• DV Engagement | Westside Seniors Hub

    DEMENTIA VENTURES ​ TOOLS FOR ENGAGEMENT ​ ​ Stakeholders everywhere in our society can foster resilience in loved ones who are experiencing cognitive difficulties. Everyone strives for social inclusion and recognition of their personhood, and people living with dementia and their caregivers are no exceptions. WHAT IS THE RECIPE FOR SUCCESS IN FOSTERING RESILIENCE? ​ Dementia Ventures aims to reach a broad range of stakeholders and provide community organizations with tools to engage effectively with people experiencing cognitive challenges. Let’s give them more opportunities! And how? Let the voices and experience of loved ones living with dementia inform the planning of meaningful activities that bring joy to everyone involved! You will find some amazing tools below to help you engage and make a difference. Powerful Words & Approaches Concise Rationales for Change Meaningful Engagement POWERFUL WORDS & APPROACHES Practice Tools & Factsheets (I-CAARE) A Quick Guide To: Approaches ; PIECES of My Relationships (Guidelines, Questions, Family Supplement); Medicine Wheel: Preventing Dementia in Indigenous People by Aging Well ; The Pathway of Dementia Person-centered Language Guidelines Alzheimer Society of Canada “By being more conscious of the language we use, we can avoid reducing individuals with Alzheimer’s disease and other dementias to a series of labels, symptoms or medical terms.” Dementia & the Media Dementia Alliance International Organizational philosophy:”Nothing about us, without us.” Approach conversations with and about people living with dementia using respectful language that does not stigmatize and demean. CONCISE RATIONALES FOR CHANGE Why Arts-based Activities? Westside Seniors Hub, Vancouver, BC Rationale for social engagement through the arts, credible evidence, and links to model programs that demonstrate how arts-based creative activities can have profound impacts on people at every stage of the dementia trajectory. Flipping Stigma on Its Ear Toolkit Taking Action Against Stigma and Discrimination Associated With Dementia University of British Columbia, CIHR Action Research Project “The purpose of this toolkit is to recognize and respond to this stigma and discrimination…designed by people with dementia to help others – including other people living with dementia, service providers, physicians, family members and friends – to address the challenges of stigma and discrimination.” Hear from the experts who live with dementia – what they experience, how they respond to stigma and discrimination as advocates for themselves and others, how they build skills and competence. Powerful tools from people living with dementia with more being developed for support persons and researchers. What is the Building Capacity Project all about? Westside Seniors Hub, Vancouver, BC MEANINGFUL ENGAGEMENT Meaningful Engagement: A Resource Guide (Alzheimer Society of Canada) “A Resource Guide for staff and leadership volunteers …to foster relationship building between staff and leadership volunteers and people with dementia…improve the experience of meaningful engagement for both the organization and the person with dementia…build capacity within organizations to collaboratively address the needs of persons with dementia.” Tipsheet for accessibility & equity in online engagement during COVID-19 MJ Wosk Centre for Dialogue, SFU, Burnaby, BC “It is important to consider how community members’ identities and experiences may impact their ability to learn about, access or participate safely in an engagement—and tailor plans to suit diverse needs.” Beyond Inclusion: Equity in Public Engagement MJ Wosk Centre for Dialogue, SFU, Burnaby, BC “Hearing from people with diverse lived experiences leads to more innovative ideas, better decisions, greater public support of outcomes…This guide is designed for individuals sponsoring or planning public engagement initiatives that will inform decision-making...outlines some factors practitioners can reflect on when scoping and designing engagement processes.” Healthy Community Engagement Action Guide PlanH, BC Healthy Communities Featuring community examples, resources, strategies and other useful information, this guide helps local governments plan their community input process to ensure…equity-centred, inclusive community engagement…to create healthier, more accessible communities. Making Your Workplace Dementia Friendly Alzheimer Society of BC Specific resources for professionals who are in legal, financial, housing, and recreation professions … ”to understand and recognize the signs of dementia…communicate in an effective, respectful way…think about specific ways they can support a person with dementia in their work and how their workplace may become more dementia friendly.…know what resources are available to them and their customers or clients.” Busting Dementia Stigma: One Children's Book at a Time WA Dementia Action Collaborative “Are you a parent, teacher or librarian who wants to help build dementia awareness and challenge stigma? Children’s books can be a great tool! The criteria below can help you evaluate children’s books and select ones that carry a respectful, stigma-busting message.” Back to Resources - Dementia Ventures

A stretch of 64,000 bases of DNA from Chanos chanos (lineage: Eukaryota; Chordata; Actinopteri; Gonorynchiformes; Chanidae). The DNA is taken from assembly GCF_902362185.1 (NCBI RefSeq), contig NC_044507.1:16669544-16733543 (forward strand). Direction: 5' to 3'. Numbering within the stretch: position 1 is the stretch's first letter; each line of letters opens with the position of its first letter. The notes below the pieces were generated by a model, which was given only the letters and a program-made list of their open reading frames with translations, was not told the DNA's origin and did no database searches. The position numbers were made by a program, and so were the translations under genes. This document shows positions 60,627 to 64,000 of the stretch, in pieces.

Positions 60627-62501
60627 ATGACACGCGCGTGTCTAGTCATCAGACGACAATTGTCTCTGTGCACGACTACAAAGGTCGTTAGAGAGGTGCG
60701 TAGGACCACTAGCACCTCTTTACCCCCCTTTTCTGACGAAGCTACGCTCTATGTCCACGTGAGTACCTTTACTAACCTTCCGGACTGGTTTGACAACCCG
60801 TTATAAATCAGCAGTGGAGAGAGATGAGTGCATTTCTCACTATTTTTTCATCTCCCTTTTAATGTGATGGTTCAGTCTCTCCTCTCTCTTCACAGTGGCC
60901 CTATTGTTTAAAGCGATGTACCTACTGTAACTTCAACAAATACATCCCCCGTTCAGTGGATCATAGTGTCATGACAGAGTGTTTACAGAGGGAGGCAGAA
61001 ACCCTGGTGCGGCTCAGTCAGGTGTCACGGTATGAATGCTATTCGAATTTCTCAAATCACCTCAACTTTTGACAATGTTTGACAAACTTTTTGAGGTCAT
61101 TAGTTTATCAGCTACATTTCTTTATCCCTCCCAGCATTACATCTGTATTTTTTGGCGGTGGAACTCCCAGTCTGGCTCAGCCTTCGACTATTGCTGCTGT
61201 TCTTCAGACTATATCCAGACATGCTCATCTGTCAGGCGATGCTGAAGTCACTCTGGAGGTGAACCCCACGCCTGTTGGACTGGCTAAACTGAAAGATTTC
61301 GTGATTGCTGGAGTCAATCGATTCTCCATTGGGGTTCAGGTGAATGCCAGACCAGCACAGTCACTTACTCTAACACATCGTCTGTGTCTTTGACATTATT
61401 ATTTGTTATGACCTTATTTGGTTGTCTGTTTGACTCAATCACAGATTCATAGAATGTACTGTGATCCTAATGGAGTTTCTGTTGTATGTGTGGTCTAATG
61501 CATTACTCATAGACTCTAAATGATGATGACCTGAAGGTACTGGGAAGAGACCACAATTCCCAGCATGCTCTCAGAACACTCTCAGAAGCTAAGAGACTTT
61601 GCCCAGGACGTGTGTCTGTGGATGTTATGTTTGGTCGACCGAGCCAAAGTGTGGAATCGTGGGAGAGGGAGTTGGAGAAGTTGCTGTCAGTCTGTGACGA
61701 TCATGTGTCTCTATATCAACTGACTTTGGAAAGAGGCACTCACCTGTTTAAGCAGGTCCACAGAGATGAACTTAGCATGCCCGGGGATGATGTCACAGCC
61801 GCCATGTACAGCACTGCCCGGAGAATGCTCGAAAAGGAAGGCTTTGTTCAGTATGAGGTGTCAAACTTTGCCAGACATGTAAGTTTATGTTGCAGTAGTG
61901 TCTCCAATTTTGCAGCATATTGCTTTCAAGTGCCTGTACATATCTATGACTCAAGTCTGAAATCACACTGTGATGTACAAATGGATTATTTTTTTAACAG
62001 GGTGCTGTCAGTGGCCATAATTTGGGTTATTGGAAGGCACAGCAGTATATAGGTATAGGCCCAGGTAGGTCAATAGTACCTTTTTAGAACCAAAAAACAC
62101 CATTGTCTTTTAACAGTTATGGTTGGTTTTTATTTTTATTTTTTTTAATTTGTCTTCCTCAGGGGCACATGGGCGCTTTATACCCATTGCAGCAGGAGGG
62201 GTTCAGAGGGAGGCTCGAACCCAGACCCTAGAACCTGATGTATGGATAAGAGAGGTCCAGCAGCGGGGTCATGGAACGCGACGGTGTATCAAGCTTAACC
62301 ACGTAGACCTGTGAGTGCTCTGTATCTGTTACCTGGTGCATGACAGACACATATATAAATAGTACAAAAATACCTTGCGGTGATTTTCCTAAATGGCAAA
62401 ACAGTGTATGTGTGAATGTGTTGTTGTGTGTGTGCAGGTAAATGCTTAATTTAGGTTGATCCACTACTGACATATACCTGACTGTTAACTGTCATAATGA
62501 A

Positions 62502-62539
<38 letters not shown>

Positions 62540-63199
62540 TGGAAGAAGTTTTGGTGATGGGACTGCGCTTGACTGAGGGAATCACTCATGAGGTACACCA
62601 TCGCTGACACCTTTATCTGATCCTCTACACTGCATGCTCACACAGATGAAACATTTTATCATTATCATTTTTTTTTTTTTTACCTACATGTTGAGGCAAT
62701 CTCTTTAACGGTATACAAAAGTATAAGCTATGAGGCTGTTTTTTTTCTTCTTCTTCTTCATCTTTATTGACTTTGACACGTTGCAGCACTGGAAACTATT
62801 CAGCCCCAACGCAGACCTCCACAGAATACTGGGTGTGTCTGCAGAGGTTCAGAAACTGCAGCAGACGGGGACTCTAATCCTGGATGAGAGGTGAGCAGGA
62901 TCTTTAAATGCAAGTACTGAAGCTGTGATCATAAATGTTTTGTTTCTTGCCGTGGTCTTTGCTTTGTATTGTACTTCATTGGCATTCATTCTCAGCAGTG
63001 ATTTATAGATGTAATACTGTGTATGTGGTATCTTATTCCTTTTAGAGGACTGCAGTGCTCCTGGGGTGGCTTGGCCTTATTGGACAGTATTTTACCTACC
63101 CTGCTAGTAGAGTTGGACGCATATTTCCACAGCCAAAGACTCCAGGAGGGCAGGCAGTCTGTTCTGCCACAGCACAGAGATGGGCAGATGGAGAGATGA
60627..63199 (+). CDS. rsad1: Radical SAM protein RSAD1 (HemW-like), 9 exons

• About | Westside Seniors Hub